Hall Of Fame
While the very small number of fighters above him in the welterweight rankings are carefully planning their next step and trying to set themselves up for the biggest pay day possible, Neil Magny just wants to fight.
The most active fighter in the UFC over the last three years, the 29-year-old Colorado resident, who sits at No. 7 in the rankings, has only fought once in 2016, collecting a third-round stoppage win over Hector Lombard in one of the most chaotic clashes this year. After surviving a dire first-round onslaught from the former Cuban Olympian, Magny turned the tables on Lombard and went on the offensive, finally earning the stoppage just a few seconds into the final round.
It was Magny’s 10th victory in 11 fights dating back to the start of 2012, when the former Ultimate Fighter contestant stepped into the cage at UFC 169 on a two-fight losing streak. Since then, he’s established himself as one of the top welterweights in the world and all the sitting around he’s done since dispatching Lombard is keeping him from continuing to prove that fact.
“It’s definitely something I didn’t plan for,” Magny admits, the frustration of spending the last several months on the sidelines evident in his voice. “I’d love the opportunity to stay active, stay busy, but as you start climbing the rankings, your options (as far as opponents) start getting more and more narrow, I’ve noticed.
“There are a lot of fights I wanted for this year, but for some reason, they haven’t come my way. I was calling out guys in the Top 5 and some of them were considering retirement rather than fight me, so it just hasn’t been a real busy start to 2016 for me.”
After an inordinate amount of time on the shelf (for him), Magny will finally make his sophomore appearance of the year, squaring off with Lorenz Larkin in the UFC FIGHT PASS Featured Prelim at UFC 202 this weekend in Las Vegas. Originally scheduled to face Dong Hyun Kim, the adjusted pairing with Riverside, California’s Larkin is one that doesn’t make a lot of sense for Magny on paper.
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Larkin is unranked, but dangerous, the kind of opponent that doesn’t do much to help bolster Magny’s case for a bigger fight next time out, but someone very much capable of handing the welterweight world traveler a loss.
“I’m at a point in my career now where – it may sound cliché – but every opportunity to compete is a blessing for me and it’s either an opportunity for me to win or learn,” explains Magny, who has won three straight heading into Saturday’s encounter with Larkin at T-Mobile Arena. “So I’m not really afraid of taking that chance and fighting guys who aren’t ranked or who are ranked below me or something like that just because I’m out there to prove I’m one of the best welterweights in the world.
“Even though he’s not ranked, he’s definitely a tough opponent,” he says of Larkin, who first rose to prominence as a light heavyweight prospect under the Strikeforce banner. “He was the only guy to beat Robbie Lawler outside of a championship fight in the last four years, so he’s definitely a good opponent for me to go out there and test myself against. A strong performance against him puts me right in there for title contention, so I just have to go in there, do my best and see what comes next.”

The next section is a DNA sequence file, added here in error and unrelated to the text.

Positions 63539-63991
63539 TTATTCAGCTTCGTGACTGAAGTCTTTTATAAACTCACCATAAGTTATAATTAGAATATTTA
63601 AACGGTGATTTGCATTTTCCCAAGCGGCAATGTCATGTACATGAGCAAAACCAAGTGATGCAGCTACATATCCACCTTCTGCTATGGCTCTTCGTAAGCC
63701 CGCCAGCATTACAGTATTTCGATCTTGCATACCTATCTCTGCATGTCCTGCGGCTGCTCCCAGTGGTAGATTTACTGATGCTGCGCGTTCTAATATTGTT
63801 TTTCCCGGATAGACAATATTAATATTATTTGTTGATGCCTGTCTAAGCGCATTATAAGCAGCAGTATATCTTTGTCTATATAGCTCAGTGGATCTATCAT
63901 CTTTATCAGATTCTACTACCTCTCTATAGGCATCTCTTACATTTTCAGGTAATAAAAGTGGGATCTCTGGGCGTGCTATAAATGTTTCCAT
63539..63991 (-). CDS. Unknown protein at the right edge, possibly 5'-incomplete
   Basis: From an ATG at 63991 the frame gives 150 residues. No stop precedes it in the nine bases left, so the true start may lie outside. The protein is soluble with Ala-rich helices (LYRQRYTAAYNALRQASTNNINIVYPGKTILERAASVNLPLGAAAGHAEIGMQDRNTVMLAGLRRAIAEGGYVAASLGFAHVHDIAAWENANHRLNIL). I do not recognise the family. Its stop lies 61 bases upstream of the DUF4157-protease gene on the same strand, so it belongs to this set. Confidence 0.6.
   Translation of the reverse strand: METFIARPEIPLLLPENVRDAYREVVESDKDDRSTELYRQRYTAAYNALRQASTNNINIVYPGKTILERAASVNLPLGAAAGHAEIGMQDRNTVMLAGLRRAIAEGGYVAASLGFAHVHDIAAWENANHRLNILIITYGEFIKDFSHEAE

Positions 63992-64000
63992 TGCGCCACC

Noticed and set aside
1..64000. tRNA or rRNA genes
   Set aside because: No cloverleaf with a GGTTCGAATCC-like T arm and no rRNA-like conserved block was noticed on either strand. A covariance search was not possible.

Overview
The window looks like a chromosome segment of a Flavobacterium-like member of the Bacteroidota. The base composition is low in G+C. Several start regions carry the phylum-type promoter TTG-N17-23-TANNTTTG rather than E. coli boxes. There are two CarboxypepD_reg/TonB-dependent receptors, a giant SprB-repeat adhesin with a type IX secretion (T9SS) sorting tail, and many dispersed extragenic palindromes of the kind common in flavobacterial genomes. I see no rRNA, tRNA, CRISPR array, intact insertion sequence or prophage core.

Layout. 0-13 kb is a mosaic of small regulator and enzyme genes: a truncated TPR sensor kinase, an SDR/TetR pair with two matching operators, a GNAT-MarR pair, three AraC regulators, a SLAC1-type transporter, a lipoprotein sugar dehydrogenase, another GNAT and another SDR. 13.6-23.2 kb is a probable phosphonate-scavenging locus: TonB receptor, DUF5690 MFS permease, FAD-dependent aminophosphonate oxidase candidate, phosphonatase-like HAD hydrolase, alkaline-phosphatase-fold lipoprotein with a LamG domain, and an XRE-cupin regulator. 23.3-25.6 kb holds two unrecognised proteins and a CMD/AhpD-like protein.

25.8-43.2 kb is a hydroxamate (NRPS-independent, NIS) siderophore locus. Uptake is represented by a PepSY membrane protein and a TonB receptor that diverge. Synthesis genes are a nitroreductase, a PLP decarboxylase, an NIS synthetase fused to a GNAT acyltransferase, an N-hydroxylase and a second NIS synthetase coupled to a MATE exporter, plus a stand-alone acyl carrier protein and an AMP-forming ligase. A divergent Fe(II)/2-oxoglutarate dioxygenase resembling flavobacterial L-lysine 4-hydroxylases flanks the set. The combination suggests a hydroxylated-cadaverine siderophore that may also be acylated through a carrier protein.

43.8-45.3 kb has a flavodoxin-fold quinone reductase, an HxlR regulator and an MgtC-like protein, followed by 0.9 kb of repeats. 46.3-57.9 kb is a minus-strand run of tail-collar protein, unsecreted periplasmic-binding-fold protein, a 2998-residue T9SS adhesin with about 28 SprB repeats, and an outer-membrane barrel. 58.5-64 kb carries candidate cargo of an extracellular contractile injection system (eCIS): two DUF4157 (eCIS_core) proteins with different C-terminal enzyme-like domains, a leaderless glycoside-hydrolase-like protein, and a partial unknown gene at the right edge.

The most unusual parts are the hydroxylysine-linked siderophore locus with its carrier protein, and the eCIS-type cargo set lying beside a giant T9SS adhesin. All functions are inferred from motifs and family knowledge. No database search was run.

As keen as he is on staying active and continuing to prove himself inside the Octagon, Magny is also acutely aware of his surroundings and the awkward place he’s in as a Top 10 welterweight.
Not only is the division in a state of flux with a new champion recently ascending to the throne and perennial contenders stumbling, but several of the tenured members of the 170-pound weight class are at very different stages in their careers and their lives than he is and that makes it difficult for the eager, singularly focused fighter to get the opportunities he covets.
“A lot of guys that are ranked above me, in the top positions, they’re at a different stage of their career,” he says. “Right now, things like family and children are more important to them.
“Take Tyron Woodley: he just won the belt - and congratulations to him – but immediately after he won his fight, he calls out a guy that hasn’t won in five years. I understand why he did something like that because, at this point, having money to send his kids to college and providing for his family is more important to him than going out there and proving who is the best, but for me, that’s my motivation.
“I get out of bed every day and work hard to prove I’m one of the best welterweights out there and for so many guys in the division, that’s not what’s on their agenda right now. For them, it’s more like, ‘I’m not going to be able to fight forever, so I need to provide for myself once I’m done fighting and how can I do that? What fight can I take right now that is going to set me up for a good life outside of the cage?’ They’re holding out for those fights where they can make a lot of money, leave the sport and live comfortable.”
It’s clear that the situation frustrates him, but the ever-positive Magny isn’t letting that slow him down, and with four months left in the year after his fight with Larkin, he’s hopefully that things might actually even pick up a little before 2016 comes to a close.
“I honestly think it’s just a waiting game at this point,” he says of getting some of the high-profile matchups his recent results in place in the rankings command. “I’m fighting August 20th, so that gives me four more months to fight. I’ve competed in a lot of fights in that matter of time, so I’m just worried about going out there, performing my best and taking it from there.”